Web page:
The interconnectedness of our social lives today is mirrored in the interconnectedness of our struggles and the different forms of oppression we face. The capitalist mode of production, with its ability to hide the social relations behind its ruthless, commodified and mechanical search for profits, in this way hides the suffering and exploitation of both non-human and human animals. To see this connection makes us stronger, and our cause the more important. In the same way that women have been objectified, not only culturally but also as a tool to control the reproduction of the working class, the bodies of non-human animals have been objectified to forward the interests of capital. By analyzing these things separately, we miss the bigger picture. There are synergies between all forms of oppression, and a strike at one is incomplete without a strike at the other. When white Europeans traveled the world and discovered other cultures, and people of color, what was one of the main justifications for the brutal subjugation of these new-found societies? “They are not human. They are animals.” By devaluing the lives of non-human animals, the road was paved towards doing the same to anyone that was different from the narrow norm. It is also a well known fact that violence towards other animals is often a precursor of violence towards humans. This is true on an individual level, as is often the case for women stuck in violent relationships, but also in the way governments have fine tuned methods of warfare on non-human animals in laboratories or military facilities before unleashing them on other nations. In other words, we have all the reasons to look at the big picture because it helps us to form the best tactics going forward. The boundary we usually draw between ourselves and other animals misses the point, because it has nothing to do with their ability to suffer. In that, they are just like us, and as anarchists we should recognize their suffering and make sure it is recognized as a form of oppression that we need to dismantle.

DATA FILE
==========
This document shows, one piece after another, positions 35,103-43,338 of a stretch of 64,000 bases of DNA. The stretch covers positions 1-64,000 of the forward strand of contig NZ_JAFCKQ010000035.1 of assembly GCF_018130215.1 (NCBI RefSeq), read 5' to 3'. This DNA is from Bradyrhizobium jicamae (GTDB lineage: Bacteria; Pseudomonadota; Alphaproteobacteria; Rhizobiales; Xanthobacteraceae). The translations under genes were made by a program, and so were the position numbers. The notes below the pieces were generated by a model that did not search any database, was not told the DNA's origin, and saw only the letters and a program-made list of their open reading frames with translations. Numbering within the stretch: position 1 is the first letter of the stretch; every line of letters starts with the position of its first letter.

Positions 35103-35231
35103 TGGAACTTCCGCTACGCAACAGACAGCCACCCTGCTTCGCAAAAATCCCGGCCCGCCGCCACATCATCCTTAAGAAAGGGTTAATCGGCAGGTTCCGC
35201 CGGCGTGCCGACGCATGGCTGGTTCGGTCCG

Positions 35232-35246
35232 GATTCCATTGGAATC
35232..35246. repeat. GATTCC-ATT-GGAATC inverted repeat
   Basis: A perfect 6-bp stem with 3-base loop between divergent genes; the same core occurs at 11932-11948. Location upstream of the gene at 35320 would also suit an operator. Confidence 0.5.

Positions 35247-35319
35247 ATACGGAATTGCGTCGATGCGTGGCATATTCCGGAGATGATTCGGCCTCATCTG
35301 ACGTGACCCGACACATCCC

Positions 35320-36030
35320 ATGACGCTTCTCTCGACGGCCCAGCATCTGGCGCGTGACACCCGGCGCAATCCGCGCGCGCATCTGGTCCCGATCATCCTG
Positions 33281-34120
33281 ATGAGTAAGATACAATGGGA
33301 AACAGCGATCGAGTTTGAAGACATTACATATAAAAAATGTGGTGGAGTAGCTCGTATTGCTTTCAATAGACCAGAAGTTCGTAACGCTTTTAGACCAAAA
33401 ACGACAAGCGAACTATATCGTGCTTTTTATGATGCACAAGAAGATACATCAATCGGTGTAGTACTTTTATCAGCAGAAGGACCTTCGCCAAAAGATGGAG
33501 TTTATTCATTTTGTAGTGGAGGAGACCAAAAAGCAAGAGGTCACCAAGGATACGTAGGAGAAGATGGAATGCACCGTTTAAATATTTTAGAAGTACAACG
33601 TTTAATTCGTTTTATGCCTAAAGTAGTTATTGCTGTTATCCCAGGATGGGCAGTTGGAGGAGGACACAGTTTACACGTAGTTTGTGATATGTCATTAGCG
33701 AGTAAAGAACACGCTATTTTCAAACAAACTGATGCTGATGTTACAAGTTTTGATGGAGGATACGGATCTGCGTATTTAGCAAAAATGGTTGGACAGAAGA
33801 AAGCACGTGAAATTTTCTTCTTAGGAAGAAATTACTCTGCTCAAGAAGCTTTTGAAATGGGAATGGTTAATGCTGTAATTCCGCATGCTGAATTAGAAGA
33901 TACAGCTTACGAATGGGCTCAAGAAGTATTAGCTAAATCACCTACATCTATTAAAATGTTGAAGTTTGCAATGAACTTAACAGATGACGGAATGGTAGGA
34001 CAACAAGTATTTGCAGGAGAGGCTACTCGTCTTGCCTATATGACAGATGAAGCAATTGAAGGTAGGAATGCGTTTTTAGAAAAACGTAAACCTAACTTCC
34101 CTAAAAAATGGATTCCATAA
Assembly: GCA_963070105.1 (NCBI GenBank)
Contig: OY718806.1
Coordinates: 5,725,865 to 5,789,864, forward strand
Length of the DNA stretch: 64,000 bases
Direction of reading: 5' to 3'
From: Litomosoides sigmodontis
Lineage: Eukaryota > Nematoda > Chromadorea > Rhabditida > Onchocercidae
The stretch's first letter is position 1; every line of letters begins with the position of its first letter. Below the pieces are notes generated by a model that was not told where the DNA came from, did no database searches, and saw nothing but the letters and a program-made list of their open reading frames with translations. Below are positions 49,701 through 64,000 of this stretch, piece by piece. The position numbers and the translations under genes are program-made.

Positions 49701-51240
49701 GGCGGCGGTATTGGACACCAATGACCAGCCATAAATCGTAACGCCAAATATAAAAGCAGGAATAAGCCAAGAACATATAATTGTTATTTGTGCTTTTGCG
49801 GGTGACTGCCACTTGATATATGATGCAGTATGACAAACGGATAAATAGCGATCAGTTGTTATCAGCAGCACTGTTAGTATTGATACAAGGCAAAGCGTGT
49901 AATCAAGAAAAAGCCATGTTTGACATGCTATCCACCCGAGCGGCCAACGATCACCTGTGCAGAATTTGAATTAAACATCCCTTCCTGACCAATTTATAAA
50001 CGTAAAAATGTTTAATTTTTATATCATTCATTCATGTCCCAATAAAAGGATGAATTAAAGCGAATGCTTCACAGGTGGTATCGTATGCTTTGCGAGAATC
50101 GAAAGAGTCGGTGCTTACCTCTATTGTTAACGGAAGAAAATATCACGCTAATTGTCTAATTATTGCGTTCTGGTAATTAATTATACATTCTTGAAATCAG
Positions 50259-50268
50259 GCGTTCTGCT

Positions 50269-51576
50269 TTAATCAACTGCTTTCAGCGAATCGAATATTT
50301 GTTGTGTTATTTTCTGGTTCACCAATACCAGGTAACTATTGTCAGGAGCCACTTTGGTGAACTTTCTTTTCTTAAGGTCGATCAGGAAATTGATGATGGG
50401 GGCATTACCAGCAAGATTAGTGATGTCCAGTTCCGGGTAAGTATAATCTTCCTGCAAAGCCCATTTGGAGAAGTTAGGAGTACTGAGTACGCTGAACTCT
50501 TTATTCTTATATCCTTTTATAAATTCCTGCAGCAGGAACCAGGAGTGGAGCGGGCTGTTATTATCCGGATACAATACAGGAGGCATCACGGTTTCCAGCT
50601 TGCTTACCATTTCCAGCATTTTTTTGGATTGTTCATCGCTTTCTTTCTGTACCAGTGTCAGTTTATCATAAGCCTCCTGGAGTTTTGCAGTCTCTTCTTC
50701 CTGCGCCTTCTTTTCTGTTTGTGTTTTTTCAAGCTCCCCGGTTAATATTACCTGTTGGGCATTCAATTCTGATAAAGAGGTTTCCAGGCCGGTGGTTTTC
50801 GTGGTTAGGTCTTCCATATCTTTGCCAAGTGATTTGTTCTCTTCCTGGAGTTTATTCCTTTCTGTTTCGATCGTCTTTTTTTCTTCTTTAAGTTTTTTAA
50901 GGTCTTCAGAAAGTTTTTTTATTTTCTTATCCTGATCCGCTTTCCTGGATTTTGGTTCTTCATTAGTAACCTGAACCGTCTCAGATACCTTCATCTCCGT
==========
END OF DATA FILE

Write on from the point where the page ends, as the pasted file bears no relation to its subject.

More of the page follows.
At this point usually a few concerns are raised. Even though few, if any, anarchists would disagree with the notion that factory farming is an atrocity, various forms of the “class first” argument are brought forward to signal that this is not the time to particularly think about other animals. This largely used to be the case with feminism as well, but it is decreasingly so, and that for several good reasons. First, these different struggles rarely stand in any sort of practical opposition to each other. It is possible to engage in both of them, and the same is true regarding the issue of non-human animals. From the simplest things, such as making sure the food is vegan when hosting functions, to supporting activists involved in the animal liberation struggle and seriously engaging with these ideas theoretically.